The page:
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Games - hidden gems.

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  • crank_case
    replied
    Bit of an oldie - Being back in Playstation land after a console generation - I'd forgotten how brilliant and weird Locoroco was.

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  • Chris_Heilong
    replied
    Originally posted by crank_case View Post
    Yes! Utterly brilliant if a bit macabre.
    Agree, it was a great game, I like how it tells its story also. I had the theme from 'the Thing' playing in the background while playing and it worked perfectly. It is a short enough game which suites my busy life at the moment.

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  • crank_case
    replied
    Originally posted by evin View Post
    Carrion on GamePass is excellent, really good fun
    Yes! Utterly brilliant if a bit macabre.

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  • evin
    replied
    Carrion on GamePass is excellent, really good fun

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  • crank_case
    replied
    Donut county - you are a hole and engage in senseless creative destruction. You'll complete it in an afternoon. It's on Xbox Game Pass and it works in that context. If you'd paid retail for it, you might feel a bit short changed, but it's a lot of fun while it lasts.

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  • crank_case
    replied
    Bad North - PC/Switch/Xbox/Playstation

    I think you can probably tell that I like games that pare the gameplay back to the bare essentials - too many games these days seem to have so many fiddly add on mechanics. One genre this applies to is Real Time Strategy games. While a lot of people really love the Age of Empires games, I reckon me and RTS games haven't really got on since Warcraft II. They seem too complex and yet, weirdly too simple. You're always managing loads of resources, but not with the real depth enabled by a turn based strategy game, so it just feels like "spinning plates" - some people like that challenge, I just don't find it relaxing trying to keep track of whats going on, sometimes across very large maps.

    This is why Bad North is probably one of the only RTS games I've really clicked with, it pares everything down to just the good stuff of managing battle formations, on small island maps. Each battle is pretty short, you work with what you manage to accumulate during your campaign. You have to defend each island, the more houses that don't get destroyed, the more points you have to work with to upgrade your troops each level. Maybe if you're a fan of big complex RTS games, you might find it lacking, but for me, it's a brilliant example of focused game design.

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  • cibo
    replied
    Originally posted by crank_case View Post
    I played subnautica for a bit, looked interesting but I got a little frustrated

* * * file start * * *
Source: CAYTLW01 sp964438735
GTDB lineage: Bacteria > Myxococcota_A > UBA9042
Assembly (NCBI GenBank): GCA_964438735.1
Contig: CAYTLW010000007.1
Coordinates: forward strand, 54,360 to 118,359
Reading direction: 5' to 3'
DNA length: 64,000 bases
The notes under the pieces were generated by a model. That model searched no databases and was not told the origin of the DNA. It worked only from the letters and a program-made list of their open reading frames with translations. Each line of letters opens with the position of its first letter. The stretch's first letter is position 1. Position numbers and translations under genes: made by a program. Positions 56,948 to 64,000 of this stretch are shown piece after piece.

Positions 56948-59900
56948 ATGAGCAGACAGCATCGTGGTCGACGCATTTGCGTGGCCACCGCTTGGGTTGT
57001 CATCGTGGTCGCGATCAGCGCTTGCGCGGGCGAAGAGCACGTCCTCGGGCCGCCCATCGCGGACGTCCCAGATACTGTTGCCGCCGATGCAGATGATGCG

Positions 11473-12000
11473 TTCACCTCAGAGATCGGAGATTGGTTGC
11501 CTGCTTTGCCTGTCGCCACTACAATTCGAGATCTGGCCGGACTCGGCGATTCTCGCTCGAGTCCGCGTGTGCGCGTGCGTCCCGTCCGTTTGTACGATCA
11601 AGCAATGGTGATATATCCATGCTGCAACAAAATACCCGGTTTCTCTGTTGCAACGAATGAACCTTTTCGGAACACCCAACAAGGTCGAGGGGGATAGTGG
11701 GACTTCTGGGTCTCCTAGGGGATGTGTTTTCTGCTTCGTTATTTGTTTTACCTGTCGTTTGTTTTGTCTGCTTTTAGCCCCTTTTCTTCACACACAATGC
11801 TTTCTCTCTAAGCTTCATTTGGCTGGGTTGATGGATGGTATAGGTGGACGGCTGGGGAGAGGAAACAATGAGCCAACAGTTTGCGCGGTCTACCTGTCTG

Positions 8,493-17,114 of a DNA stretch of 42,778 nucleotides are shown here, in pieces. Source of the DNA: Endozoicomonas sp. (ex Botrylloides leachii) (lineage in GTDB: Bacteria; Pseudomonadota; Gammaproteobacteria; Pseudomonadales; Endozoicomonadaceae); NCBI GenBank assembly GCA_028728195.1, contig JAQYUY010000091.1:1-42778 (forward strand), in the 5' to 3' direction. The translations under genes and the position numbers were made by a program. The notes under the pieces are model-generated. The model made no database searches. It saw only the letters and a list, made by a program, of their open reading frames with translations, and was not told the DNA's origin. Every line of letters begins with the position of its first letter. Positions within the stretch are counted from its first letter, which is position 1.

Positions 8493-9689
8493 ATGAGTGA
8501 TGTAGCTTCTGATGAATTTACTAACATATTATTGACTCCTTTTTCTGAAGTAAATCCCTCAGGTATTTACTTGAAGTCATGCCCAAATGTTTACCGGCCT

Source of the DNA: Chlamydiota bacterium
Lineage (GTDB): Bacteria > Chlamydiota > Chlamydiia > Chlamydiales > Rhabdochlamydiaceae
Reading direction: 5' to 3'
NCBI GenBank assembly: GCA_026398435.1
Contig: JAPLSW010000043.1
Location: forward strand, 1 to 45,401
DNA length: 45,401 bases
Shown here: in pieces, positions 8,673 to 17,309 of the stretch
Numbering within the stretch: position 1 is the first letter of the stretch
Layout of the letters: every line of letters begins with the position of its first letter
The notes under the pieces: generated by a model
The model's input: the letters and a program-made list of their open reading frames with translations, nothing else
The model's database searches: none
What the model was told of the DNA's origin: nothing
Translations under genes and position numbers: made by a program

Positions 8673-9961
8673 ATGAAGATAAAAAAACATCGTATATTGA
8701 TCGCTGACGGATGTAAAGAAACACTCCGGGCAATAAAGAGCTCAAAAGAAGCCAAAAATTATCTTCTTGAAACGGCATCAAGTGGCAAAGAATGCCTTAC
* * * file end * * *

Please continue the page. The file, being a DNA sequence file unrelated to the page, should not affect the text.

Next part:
I found the best balance was to avoid the 'realistic' play mode where you have to worry about food and clean water, can't be arsed with that, then you can just enjoy the exploration element...

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  • crank_case
    replied
    I played subnautica for a bit, looked interesting but I got a little frustrated, but I find it really hard to get into similar sorts of games such as No Mans Sky, so I think it's more down to whether you like that whole exploration/survival genre

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  • cibo
    replied
    I'd vote for Subnautica, a really relaxing experience with occasional brown trouser moments. There is a storyline with an actual beginning, middle and end, but you don't have to follow it on any timeframe other than your own and can just wander around exploring and playing with building your sea bases as much as you like.

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  • crank_case
    started a topic Games - hidden gems.

    Games - hidden gems.

    Just thought I'd create a reccomendation thread for games, especially ones that might pass you by as they're not heavily promoted AAA titles. Doesn't have to be obscure indie games either, in fact indie games are generally over-rated, the ratio of good ones to crap is pretty low, but like with titles from mainstream publishers, every now and then someone makes something that is absolute gold. So yeah, any great game that you think is a little under the radar that's worth playing.

    At the moment, I've been playing Dorfromantik (PC only for now, available on Steam or GOG), and it's that classic good game design principle of ridiculously easy to play, but hard to master. It's a very simple strategy game where you build up a landscape using hexagonal tiles, pick the right ones and get bonuses and you get more tiles which will help you reach three random goals selected each game. Sounds easy, but it's pretty hard to achieve. It's still in early access and could do with some additional features like an undo button, but the core gameplay is solid.

    Last edited by crank_case; 06-04-2021, 11:50 AM.

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